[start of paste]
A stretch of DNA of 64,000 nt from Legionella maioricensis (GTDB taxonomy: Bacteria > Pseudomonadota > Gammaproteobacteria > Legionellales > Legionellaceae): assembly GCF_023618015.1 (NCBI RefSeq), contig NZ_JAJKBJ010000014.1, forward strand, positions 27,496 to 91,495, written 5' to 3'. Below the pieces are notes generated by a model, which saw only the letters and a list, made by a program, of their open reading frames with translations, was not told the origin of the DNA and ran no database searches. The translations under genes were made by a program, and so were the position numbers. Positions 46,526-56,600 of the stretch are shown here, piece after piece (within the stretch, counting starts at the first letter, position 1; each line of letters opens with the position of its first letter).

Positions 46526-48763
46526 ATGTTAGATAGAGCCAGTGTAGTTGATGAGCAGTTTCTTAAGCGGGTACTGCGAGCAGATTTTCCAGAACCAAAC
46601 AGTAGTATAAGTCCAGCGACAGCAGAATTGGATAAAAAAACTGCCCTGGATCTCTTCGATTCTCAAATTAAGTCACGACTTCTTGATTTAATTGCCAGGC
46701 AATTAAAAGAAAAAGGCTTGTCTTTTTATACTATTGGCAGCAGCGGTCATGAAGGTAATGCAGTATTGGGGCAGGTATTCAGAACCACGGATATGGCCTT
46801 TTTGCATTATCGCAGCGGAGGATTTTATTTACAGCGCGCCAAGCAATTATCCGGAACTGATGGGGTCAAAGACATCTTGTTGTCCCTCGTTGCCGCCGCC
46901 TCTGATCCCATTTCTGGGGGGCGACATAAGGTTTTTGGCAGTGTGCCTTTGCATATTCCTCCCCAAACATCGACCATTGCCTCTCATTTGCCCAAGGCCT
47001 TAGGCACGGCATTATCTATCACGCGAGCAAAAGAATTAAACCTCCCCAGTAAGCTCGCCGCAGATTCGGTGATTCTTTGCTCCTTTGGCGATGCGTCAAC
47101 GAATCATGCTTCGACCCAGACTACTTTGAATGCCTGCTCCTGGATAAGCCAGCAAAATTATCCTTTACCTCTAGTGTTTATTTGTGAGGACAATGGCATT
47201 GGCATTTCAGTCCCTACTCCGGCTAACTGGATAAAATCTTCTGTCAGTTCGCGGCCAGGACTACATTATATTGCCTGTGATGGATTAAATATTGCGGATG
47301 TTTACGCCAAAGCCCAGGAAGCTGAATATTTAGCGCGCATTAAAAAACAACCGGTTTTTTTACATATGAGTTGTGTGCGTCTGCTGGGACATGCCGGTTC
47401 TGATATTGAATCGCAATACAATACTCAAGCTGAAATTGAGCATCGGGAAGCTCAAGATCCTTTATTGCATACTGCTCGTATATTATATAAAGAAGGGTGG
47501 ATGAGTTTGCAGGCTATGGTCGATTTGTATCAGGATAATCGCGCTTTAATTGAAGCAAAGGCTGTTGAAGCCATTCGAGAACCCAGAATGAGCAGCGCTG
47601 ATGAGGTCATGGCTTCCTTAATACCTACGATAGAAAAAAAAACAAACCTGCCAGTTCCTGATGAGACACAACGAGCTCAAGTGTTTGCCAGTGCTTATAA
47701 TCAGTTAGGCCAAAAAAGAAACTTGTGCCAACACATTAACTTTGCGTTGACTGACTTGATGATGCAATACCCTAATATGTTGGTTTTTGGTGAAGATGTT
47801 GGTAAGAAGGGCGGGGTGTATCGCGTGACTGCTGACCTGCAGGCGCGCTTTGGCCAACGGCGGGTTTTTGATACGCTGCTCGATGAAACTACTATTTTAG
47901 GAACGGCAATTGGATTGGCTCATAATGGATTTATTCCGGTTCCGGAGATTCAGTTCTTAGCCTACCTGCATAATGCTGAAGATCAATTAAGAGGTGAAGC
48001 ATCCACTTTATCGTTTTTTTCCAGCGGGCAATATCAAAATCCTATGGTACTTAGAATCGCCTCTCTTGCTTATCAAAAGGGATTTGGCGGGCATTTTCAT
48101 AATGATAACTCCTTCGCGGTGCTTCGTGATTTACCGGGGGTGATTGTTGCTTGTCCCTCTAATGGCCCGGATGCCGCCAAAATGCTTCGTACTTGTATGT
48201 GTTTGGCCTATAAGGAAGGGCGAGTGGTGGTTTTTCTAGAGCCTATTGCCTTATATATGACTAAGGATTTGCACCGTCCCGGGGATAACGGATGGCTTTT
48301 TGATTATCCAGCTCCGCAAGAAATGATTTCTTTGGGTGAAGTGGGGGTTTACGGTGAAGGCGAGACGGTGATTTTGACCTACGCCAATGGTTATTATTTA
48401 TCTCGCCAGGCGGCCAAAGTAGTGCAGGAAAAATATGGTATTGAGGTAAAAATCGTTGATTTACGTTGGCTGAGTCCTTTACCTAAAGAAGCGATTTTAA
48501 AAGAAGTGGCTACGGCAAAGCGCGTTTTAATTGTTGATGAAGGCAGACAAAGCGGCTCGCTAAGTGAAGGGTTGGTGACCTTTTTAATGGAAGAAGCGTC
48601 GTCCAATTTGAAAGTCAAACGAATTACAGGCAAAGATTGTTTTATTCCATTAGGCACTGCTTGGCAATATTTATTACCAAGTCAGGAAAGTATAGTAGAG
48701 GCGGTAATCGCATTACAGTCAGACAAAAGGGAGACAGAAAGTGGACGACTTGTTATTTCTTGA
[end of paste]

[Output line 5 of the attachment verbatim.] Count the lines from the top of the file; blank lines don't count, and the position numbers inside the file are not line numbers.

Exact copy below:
46701 AATTAAAAGAAAAAGGCTTGTCTTTTTATACTATTGGCAGCAGCGGTCATGAAGGTAATGCAGTATTGGGGCAGGTATTCAGAACCACGGATATGGCCTT